Nadine Unger

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Evaluating multicomponent climate change mitigation strategies requires knowledge of the diverse direct and indirect effects of emissions. Methane, ozone, and aerosols are linked through atmospheric chemistry so that emissions of a single pollutant can affect several species. We calculated atmospheric composition changes, historical radiative forcing, and(More)
Nitrate aerosols are expected to become more important in the future atmosphere due to the expected increase in nitrate precursor emissions and the decline of ammoniumsulphate aerosols in wide regions of this planet. The GISS climate model is used in this study, including atmospheric gasand aerosol phase chemistry to investigate current and future (2030,(More)
A model of atmospheric composition and climate has been developed at the NASA Goddard Institute for Space Studies (GISS) that includes composition seamlessly from the surface to the lower mesosphere. The model is able to capture many features of the observed magnitude, distribution, and seasonal cycle of trace species. The simulation is especially realistic(More)
Tropospheric O(3) and sulfate both contribute to air pollution and climate forcing. There is a growing realization that air quality and climate change issues are strongly connected. To date, the importance of the coupling between O(3) and sulfate has not been fully appreciated, and thus regulations treat each pollutant separately. We show that emissions of(More)
A much-cited bar chart provided by the Intergovernmental Panel on Climate Change displays the climate impact, as expressed by radiative forcing in watts per meter squared, of individual chemical species. The organization of the chart reflects the history of atmospheric chemistry, in which investigators typically focused on a single species of interest.(More)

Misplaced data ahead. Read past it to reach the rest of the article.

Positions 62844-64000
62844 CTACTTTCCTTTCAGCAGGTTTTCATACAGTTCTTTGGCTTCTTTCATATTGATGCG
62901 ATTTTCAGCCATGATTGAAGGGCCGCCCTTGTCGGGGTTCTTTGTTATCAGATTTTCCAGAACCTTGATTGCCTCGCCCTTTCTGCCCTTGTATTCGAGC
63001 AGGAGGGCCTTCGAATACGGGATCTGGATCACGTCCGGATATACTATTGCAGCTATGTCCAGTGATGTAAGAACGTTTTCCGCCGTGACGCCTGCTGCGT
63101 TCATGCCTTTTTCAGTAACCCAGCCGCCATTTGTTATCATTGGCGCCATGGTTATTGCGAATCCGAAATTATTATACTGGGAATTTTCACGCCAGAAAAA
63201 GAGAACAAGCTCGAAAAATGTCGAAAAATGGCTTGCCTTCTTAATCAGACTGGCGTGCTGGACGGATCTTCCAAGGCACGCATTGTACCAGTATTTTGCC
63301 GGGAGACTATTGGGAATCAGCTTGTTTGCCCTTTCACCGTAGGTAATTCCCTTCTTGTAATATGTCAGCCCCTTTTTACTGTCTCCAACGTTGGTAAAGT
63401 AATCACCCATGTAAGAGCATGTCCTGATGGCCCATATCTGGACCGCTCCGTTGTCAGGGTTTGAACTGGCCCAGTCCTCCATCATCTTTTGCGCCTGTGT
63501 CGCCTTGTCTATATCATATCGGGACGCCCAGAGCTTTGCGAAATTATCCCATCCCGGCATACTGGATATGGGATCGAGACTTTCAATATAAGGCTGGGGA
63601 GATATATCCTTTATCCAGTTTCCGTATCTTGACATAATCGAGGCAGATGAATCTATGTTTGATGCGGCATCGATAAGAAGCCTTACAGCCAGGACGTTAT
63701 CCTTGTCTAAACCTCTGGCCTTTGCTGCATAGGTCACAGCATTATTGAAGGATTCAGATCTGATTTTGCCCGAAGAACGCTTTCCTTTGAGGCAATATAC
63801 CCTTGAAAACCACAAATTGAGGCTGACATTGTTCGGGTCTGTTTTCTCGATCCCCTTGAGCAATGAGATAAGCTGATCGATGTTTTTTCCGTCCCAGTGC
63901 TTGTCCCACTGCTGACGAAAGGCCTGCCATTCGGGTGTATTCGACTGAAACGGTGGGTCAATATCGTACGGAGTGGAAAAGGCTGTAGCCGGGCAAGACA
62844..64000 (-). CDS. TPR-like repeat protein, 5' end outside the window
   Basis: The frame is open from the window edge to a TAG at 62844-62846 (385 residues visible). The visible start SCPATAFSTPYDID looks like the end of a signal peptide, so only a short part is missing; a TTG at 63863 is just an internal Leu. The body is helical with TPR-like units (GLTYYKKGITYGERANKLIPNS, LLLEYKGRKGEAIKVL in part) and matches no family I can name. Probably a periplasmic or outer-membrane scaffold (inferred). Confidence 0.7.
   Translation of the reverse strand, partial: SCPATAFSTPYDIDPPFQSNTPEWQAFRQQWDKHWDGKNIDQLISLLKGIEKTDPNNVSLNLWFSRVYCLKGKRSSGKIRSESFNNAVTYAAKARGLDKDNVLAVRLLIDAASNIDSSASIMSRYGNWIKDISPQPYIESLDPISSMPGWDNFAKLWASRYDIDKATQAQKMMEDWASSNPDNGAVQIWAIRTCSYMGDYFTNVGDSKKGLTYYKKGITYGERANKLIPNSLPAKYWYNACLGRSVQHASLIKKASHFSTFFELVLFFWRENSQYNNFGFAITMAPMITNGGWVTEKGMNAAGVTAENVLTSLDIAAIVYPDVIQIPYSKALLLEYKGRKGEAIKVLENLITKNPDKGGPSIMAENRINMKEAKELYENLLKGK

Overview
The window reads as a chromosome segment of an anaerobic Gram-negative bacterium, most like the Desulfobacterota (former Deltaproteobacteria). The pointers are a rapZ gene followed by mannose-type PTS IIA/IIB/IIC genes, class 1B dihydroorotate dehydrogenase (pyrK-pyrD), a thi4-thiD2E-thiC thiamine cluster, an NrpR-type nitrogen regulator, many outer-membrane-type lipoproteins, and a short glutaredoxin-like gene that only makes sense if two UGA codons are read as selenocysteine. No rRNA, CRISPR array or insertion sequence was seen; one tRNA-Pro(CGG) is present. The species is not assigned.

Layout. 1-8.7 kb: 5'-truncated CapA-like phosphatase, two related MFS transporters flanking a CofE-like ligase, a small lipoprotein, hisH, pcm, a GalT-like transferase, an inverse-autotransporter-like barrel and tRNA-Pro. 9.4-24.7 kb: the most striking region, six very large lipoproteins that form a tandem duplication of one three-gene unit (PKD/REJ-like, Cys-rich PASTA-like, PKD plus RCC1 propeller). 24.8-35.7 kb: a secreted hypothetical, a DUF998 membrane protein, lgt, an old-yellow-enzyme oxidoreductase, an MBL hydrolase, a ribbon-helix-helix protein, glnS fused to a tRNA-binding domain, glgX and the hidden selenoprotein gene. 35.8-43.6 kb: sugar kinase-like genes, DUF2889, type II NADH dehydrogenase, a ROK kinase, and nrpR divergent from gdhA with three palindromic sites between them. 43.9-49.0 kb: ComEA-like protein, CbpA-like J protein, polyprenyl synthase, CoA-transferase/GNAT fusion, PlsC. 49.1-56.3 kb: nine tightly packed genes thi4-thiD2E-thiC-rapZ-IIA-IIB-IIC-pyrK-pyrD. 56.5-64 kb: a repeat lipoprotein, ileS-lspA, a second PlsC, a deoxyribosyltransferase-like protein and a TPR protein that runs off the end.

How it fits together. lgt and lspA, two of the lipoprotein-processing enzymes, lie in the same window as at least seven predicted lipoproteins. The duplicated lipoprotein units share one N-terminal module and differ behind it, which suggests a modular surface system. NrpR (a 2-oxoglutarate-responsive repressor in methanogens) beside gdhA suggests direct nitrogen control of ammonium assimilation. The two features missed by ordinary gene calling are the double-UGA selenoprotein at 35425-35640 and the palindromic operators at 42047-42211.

Emissions of air pollutants and their precursors determine regional air quality and can alter climate. Climate change can perturb the long-range transport, chemical processing, and local meteorology that influence air pollution. We review the implications of projected changes in methane (CH(4)), ozone precursors (O(3)), and aerosols for climate (expressed(More)
D. T. Shindell, G. Faluvegi, D. S. Stevenson, M. C. Krol, L. K. Emmons, J.-F. Lamarque, G. Pétron, F. J. Dentener, K. Ellingsen, M. G. Schultz, O. Wild, M. Amann, C. S. Atherton, D. J. Bergmann, I. Bey, T. Butler, J. Cofala, W. J. Collins, R. G. Derwent, R. M. Doherty, J. Drevet, H. J. Eskes, A. M. Fiore, M. Gauss, D. A. Hauglustaine, L. W. Horowitz, I. S.(More)
C R E D IT : IS T O C K P H O T O S .C O M T he push toward cleaner air in Beijing before the 2008 Olympic Games was a vivid reminder of the need to control air pollution, not only in Asia but in many regions of the world ( 1). There is mounting evidence for particleand ozone-related health effects ( 2, 3). Furthermore, ozone and aerosol particles affect(More)